BBC Commission on the Forgotten Suffragettes
The Forgotten Suffragettes
The Forgotten Suffragettes - We had the goal of working directly for the BBC. We felt that our ethos, our work ethic and our sensibility would be a great fit for ‘Auntie’. Specifically, we had the ambition to create educational content for BBC Teach. We saw Pushed as the perfect fit. Our team understands the power of animation to hold a learner’s attention and, as experienced storytellers, we know how to make complex situations and theories accessible.
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Rather than give up on our goal, we persisted. We decided to research and innovate to such a degree that, despite reservations about our relative size, commissioners would not be able to resist our concepts.
We’ve recently had the pleasure of completing a BBC Commission on the Forgotten Suffragettes, which was an honour. This animation explores the actions and experiences of three lesser-known, but significant suffragettes from diverse backgrounds: Princess Sophia Duleep Singh, Annie Kenney and (Rosa) May Billinghurst. Each of them was present at the protest march in Westminster on 18 November 1910 that subsequently became known as 'Black Friday'.
Perseverance and Resilience
Over 100 years ago British Parliament passed the Representation of the People Act – a law that allowed women who owned property and were over 30 to vote for the first time. This paved the way for universal suffrage 10 years later.
These women who campaigned for their right to vote did so at a great personal cost but they fought long and hard. Today we remember their courage and honour these women. Some names are familiar to us, such as the Pankhurst family, Emmeline and her daughters Christabel and Sylvia. However, there are many other ‘forgotten suffragettes’. Princess Sophia Duleep Sing was the daughter of Maharaja Duleep Singh (and goddaughter of Queen Victoria) and campaigned tirelessly for women’s rights. She participated in historical events such as Black Friday and also sold copies of the Suffragette newspaper outside Hampton Court Palace. She dedicated her life to the fight for equality and the support of others.
In addition to this, there was the English, working-class suffragette, Annie Kenney. She was a social feminist and was a leading figure in the Women’s Social and Political Union. She co-founded its first branch in London with Minnie Baldock. She was a working-class girl working in an organisation dominated by women from respectable middle-class families, yet her work was every bit as important as that of her more famous comrades.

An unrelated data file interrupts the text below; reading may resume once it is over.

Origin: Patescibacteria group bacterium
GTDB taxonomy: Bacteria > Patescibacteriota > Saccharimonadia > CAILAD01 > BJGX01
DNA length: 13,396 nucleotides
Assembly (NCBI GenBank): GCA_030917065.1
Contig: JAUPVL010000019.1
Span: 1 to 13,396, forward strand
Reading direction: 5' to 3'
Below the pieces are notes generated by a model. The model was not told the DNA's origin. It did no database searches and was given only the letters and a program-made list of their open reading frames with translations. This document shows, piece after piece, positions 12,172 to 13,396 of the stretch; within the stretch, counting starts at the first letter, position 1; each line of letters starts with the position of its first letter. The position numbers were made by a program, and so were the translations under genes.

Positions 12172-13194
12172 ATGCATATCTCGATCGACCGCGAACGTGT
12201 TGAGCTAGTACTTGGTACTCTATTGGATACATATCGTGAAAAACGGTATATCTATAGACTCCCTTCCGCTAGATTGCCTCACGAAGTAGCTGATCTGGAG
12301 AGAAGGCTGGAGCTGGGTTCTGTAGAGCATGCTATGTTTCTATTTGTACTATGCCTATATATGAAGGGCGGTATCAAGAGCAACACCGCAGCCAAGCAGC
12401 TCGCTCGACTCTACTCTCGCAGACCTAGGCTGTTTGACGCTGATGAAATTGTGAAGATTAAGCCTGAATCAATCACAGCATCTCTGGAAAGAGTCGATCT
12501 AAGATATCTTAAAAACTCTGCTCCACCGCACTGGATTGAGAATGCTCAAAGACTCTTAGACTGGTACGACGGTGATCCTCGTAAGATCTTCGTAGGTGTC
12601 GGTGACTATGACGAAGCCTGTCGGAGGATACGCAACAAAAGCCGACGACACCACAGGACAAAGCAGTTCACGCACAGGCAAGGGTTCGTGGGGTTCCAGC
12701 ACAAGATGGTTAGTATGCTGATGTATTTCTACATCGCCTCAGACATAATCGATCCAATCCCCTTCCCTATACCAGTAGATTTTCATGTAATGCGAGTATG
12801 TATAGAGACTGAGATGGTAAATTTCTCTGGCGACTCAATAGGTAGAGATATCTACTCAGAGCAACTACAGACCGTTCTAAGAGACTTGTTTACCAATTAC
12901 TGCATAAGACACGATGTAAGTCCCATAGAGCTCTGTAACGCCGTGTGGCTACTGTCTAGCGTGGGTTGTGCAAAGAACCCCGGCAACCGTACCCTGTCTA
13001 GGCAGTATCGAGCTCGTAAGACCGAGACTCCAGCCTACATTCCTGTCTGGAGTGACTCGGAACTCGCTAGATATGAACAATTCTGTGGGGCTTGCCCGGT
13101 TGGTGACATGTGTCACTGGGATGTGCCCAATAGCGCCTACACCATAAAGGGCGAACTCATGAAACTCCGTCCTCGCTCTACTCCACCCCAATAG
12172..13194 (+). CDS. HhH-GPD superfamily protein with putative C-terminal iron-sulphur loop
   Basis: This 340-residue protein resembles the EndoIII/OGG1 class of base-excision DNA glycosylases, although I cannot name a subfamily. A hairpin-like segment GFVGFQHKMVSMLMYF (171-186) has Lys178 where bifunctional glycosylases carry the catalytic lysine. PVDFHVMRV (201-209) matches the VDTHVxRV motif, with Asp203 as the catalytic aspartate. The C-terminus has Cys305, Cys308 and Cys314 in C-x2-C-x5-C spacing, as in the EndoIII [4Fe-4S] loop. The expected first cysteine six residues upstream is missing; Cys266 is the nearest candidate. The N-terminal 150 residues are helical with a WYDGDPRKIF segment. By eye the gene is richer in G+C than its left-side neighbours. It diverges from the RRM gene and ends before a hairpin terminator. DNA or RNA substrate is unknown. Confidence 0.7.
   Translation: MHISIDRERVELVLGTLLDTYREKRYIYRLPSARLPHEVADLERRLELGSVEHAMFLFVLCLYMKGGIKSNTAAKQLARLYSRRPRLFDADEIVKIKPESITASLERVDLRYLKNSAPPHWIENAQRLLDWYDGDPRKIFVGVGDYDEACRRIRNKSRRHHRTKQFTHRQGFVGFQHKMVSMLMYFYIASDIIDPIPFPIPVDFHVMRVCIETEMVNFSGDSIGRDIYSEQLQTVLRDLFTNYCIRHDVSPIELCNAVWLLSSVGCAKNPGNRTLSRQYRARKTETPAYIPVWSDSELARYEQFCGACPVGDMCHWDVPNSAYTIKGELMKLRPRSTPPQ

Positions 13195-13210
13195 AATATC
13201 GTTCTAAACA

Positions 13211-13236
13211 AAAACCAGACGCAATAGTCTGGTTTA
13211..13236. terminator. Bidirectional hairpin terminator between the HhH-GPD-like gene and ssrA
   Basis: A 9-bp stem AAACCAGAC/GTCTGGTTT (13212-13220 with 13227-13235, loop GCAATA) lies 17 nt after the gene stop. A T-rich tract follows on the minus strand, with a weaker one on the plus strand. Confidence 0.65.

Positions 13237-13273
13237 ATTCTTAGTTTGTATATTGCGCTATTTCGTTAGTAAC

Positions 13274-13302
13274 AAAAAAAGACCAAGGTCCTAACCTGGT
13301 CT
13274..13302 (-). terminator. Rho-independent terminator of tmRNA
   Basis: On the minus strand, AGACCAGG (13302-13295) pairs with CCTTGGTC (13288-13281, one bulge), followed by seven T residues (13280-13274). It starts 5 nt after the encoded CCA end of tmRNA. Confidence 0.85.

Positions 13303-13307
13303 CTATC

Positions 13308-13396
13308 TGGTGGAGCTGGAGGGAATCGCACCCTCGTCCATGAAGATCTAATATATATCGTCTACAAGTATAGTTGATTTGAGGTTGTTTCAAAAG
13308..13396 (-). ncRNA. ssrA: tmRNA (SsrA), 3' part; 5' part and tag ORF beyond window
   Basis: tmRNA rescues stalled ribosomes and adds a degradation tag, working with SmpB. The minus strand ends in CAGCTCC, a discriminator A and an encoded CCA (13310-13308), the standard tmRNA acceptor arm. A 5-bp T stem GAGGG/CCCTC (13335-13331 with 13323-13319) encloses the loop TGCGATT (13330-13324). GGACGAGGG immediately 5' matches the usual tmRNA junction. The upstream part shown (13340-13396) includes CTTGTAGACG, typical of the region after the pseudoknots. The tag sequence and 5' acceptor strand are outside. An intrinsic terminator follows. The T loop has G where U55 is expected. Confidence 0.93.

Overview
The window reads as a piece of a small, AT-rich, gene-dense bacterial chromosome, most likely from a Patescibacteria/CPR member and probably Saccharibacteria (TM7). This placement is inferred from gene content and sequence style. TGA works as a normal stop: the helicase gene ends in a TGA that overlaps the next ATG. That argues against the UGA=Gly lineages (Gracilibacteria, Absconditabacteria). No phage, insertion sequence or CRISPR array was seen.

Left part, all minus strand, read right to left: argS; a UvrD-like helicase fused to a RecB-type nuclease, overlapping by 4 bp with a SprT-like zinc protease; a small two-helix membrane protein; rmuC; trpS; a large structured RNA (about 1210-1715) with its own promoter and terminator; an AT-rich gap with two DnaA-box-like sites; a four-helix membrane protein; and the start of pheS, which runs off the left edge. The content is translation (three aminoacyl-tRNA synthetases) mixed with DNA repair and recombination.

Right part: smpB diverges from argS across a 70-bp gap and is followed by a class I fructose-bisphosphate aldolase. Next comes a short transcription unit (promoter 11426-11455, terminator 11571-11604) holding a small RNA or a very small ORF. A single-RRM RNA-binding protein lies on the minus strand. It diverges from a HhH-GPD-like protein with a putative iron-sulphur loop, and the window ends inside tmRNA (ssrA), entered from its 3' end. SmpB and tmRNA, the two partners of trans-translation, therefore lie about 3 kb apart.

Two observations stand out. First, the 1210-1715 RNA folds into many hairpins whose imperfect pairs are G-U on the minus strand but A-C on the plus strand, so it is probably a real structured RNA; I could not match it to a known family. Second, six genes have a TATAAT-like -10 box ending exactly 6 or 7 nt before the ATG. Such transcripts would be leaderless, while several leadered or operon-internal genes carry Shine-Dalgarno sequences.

(Rosa) May Billinghurst had polio as a child and was known as the ‘cripple suffragette’, not just by other suffrage campaigners but also by the national newspapers. Her labour in a workhouse led her to believe that if women had the vote, they would use it to end poverty. May took part in suffrage processions in her wheelchair (known as a tricycle), distributing leaflets as she went. Her tricycle was brightly decorated with flowers and in WSPU colours. May founded the Greenwich branch of the WSPU, acting as its Secretary.
A hundred years later, after British women first stood for parliament, less than a third of Westminster MPs are women. This is why we should never forget these significant suffragettes. The picture is much better in countries where affirmative action has levelled the playing field for women to be elected. Rwanda and Bolivia lead the field in women’s representation, with South Africa, Ethiopia, Namibia and Tanzania among those countries where women make up between a third and a half of parliamentarians. Yet globally, the average figure still stands at under a quarter.
Watch the Forgotten Suffragettes Animation
Please take the time to watch this important animation. We should all be aware of the wonderful work done by these brave women. Standing up for what’s right isn’t always easy. The example set by Princess Sophia Duleep Singh, Annie Kenney and May Billinghurst is something, in these testing times, we could all learn from.
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